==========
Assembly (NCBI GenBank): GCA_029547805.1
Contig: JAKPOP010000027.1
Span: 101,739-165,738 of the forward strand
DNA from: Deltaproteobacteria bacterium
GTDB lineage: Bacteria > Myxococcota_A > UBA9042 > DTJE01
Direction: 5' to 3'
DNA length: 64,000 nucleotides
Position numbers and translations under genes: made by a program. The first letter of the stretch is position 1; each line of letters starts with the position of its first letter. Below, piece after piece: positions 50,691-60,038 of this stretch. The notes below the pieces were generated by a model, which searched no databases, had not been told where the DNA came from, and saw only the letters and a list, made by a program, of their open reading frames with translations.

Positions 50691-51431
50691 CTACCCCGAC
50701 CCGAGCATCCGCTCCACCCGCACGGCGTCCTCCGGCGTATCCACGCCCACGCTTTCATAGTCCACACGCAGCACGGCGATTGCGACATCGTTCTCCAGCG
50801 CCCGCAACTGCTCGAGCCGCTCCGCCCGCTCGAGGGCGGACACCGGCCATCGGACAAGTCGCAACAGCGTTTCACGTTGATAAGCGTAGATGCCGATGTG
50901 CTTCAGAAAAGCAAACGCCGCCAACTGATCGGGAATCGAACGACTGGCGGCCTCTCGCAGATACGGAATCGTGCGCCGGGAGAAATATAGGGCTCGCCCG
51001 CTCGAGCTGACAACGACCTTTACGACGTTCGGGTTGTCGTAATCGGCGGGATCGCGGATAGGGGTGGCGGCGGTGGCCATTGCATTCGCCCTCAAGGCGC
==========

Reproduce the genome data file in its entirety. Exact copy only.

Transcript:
Assembly (NCBI GenBank): GCA_029547805.1
Contig: JAKPOP010000027.1
Span: 101,739-165,738 of the forward strand
DNA from: Deltaproteobacteria bacterium
GTDB lineage: Bacteria > Myxococcota_A > UBA9042 > DTJE01
Direction: 5' to 3'
DNA length: 64,000 nucleotides
Position numbers and translations under genes: made by a program. The first letter of the stretch is position 1; each line of letters starts with the position of its first letter. Below, piece after piece: positions 50,691-60,038 of this stretch. The notes below the pieces were generated by a model, which searched no databases, had not been told where the DNA came from, and saw only the letters and a list, made by a program, of their open reading frames with translations.

Positions 50691-51431
50691 CTACCCCGAC
50701 CCGAGCATCCGCTCCACCCGCACGGCGTCCTCCGGCGTATCCACGCCCACGCTTTCATAGTCCACACGCAGCACGGCGATTGCGACATCGTTCTCCAGCG
50801 CCCGCAACTGCTCGAGCCGCTCCGCCCGCTCGAGGGCGGACACCGGCCATCGGACAAGTCGCAACAGCGTTTCACGTTGATAAGCGTAGATGCCGATGTG
50901 CTTCAGAAAAGCAAACGCCGCCAACTGATCGGGAATCGAACGACTGGCGGCCTCTCGCAGATACGGAATCGTGCGCCGGGAGAAATATAGGGCTCGCCCG
51001 CTCGAGCTGACAACGACCTTTACGACGTTCGGGTTGTCGTAATCGGCGGGATCGCGGATAGGGGTGGCGGCGGTGGCCATTGCATTCGCCCTCAAGGCGC